I’m getting cold feet at the office. I’m talking about literal cold feet, like my toes are losing heat kind of cold feet. I cannot imagine myself getting metaphorical cold feet on the job; not in this one, at least.
When January rolled around and reports came in from the United States that the polar vortex was freezing everything over, I could empathize. Well, sort of. See, as I read the updates on how Hell had literally frozen over, I, too, was shivering while seated at my desk in the office, suffering from the cold. The only difference between the Americans and I is that I have no trouble getting out of the cold and just going home after 5P.M.
(I learned a friend who used to live in Canada that over there, the winter sometimes gets so cold that you could get brain freeze just by standing out in the open and breathing in the frigid air. Sounds like a lovely way to die, it does)
At the previous office where I did some part-time copywriting and video editing, I was assigned to the computer they named Force, which happened to be the most powerful computer they had available (built to edit HD videos in real-time), and also the computer that was placed right underneath one of the office’s 2 air conditioners. In those days, I learned what it meant to be chilled to the bone, and I also learned that having cold fingers would eventually severely hamper my typing speed.
The recommendation was for me to wear a jacket to work. But what was I going to do with a jacket? It wasn’t my torso that had a problem with the cold, it’s doing just fine under all those layers of fats. My poor, unprotected fingers are the main victims here.
(there’s a statement here to be made about class equality and social justice, using my torso fats and skinny fingers as metaphors; but I’ll leave that to another writer)
It wasn’t until I started working at the present office that I found the need for a jacket.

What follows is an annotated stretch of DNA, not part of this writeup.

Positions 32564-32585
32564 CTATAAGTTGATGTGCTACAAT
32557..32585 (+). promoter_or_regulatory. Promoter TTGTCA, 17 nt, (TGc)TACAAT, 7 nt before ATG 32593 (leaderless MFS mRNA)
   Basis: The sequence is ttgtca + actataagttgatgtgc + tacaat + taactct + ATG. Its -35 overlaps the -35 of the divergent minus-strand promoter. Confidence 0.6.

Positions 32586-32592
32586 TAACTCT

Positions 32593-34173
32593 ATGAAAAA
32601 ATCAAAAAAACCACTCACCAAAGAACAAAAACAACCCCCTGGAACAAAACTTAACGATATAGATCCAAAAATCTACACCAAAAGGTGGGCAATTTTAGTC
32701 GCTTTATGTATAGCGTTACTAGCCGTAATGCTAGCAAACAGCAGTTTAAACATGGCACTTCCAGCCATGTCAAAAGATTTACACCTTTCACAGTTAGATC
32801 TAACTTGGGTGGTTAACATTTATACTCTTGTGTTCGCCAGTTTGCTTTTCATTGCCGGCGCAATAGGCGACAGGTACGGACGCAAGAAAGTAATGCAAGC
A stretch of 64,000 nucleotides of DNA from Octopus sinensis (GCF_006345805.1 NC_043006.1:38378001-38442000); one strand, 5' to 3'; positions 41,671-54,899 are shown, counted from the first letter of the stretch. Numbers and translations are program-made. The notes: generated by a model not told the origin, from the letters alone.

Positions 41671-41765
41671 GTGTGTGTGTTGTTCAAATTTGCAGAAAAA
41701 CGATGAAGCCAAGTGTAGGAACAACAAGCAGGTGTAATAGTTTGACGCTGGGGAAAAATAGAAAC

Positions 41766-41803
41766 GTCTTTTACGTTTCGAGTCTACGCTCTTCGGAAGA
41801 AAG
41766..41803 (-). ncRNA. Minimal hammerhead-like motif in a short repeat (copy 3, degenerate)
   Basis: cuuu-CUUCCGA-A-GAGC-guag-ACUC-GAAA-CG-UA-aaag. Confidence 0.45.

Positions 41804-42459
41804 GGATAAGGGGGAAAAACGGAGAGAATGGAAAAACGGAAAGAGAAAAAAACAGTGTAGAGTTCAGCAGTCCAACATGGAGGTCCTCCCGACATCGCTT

I found out from the other folks that my office is already one of the warmest places to work, owing to the fact that two of the four air conditioning vents are sealed off with cardboard. Still, when the temperature drops outside with the arrival of the frequent afternoon rains, I find myself with my arms wrapped around my sides, shivering with a bitter cold in my middle. And that’s with the jacket on. The cold is getting to me through three layers of clothing, and even my feet are feeling it through my leather shoes.
I have found that I can fight the cold, however temporarily, by brewing tea in a thermo flask that I got for Christmas. It has very little to do with the hot tea itself, but a lot to do with how the flask eventually becomes a nice, warm thing to hold and defrost my fingers when it gets too cold. I suppose I can achieve the same effect with plain hot water, but there’s a special place in my heart for tea, perhaps. Besides, it’s nice to know that when the flask becomes just kinda-sorta warm on the outside, it means that the tea on the inside has cooled to that perfect temperature for drinking, where it’s hot enough to warm you up, but not so much that it scalds the roof of your mouth.
In the meantime, I’m just glad that the polar vortex hasn’t hit Malaysia as badly as it did the United States, however lovely a way it is to die.